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Neuroepidemiology. 2006;27(4):201-7. Epub 2006 Oct 16.

Reported alcohol consumption and cognitive decline: The northern Manhattan study.

Author information

1
Division of Stroke and Critical Care, Department of Neurology, College of Physicians and Surgeons of Columbia University, New York, NY 10032, USA. cbw7@columbia.edu

Abstract

BACKGROUND:

Moderate alcohol intake may slow cognitive decline, and both vascular and neurodegenerative mechanisms have been implicated.

METHODS:

We examined reported alcohol intake and cognitive decline in a community-based cohort of Hispanic, black and white individuals (n = 1,428). The role of the apolipoprotein E epsilon4 (APOE4) allele as a modifier was also studied.

RESULTS AND CONCLUSIONS:

Reported drinking was as follows: 300 participants (21%) were 'never' drinkers, 622 (44%) 'past' drinkers, 145 (10%) reported taking less than 1 drink weekly, 330 (23%) 1 drink weekly up to 2 daily and 31 (2%) more than 2 drinks daily. A positive relationship was seen between reported alcohol intake and cognition. Drinking less than 1 drink a week (p = 0.09), between 1 drink weekly up to 2 drinks daily (p = 0.001) and more than 2 drinks daily (p = 0.003) were associated with less cognitive decline on the modified Telephone Interview for Cognitive Status compared to never drinkers. This dose-response relationship was not modified by the presence of an APOE4 allele in a subsample.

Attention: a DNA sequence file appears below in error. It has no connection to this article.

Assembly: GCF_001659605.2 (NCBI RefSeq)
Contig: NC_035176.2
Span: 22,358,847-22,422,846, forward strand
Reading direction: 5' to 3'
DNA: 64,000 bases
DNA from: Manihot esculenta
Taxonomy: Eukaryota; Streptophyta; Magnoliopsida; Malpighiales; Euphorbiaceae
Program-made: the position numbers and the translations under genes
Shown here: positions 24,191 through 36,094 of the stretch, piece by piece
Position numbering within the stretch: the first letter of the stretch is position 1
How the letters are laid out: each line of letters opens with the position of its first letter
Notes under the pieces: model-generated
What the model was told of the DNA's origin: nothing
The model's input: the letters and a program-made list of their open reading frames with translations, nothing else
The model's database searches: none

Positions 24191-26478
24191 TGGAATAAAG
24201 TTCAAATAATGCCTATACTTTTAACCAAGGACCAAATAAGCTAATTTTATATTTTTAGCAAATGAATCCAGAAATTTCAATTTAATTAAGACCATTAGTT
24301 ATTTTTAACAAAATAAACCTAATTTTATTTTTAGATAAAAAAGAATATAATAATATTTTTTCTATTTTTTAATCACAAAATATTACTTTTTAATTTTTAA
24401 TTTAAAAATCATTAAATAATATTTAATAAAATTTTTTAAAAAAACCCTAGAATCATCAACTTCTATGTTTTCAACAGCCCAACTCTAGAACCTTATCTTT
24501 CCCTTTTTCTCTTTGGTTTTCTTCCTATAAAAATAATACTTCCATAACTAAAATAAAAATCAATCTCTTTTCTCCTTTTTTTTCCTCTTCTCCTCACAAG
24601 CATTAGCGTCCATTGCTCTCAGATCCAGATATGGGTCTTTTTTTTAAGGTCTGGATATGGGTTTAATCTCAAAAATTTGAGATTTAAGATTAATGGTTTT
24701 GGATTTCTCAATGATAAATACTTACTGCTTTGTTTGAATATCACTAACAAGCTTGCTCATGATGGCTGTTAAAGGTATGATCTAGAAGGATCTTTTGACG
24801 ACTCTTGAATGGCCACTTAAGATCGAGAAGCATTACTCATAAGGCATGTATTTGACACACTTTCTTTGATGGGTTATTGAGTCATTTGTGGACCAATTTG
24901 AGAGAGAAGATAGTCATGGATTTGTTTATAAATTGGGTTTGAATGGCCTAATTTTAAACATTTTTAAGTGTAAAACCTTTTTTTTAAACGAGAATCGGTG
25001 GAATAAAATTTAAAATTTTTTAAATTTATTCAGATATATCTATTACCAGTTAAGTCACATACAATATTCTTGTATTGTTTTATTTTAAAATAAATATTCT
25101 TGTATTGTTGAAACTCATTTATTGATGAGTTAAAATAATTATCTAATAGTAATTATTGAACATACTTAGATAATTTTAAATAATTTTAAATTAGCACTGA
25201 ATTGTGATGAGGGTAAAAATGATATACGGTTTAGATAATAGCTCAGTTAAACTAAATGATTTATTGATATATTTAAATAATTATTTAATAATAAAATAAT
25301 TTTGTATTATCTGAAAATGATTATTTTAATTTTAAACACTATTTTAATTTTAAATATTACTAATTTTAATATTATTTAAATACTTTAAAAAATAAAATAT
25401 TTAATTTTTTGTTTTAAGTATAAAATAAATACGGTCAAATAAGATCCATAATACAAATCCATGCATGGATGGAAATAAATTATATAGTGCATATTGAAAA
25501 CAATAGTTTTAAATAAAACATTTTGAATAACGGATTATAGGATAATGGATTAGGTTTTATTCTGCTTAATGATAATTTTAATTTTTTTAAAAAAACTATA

PMID:
17047373
PMCID:
PMC1756459
DOI:
10.1159/000096300
[Indexed for MEDLINE]
Free PMC Article

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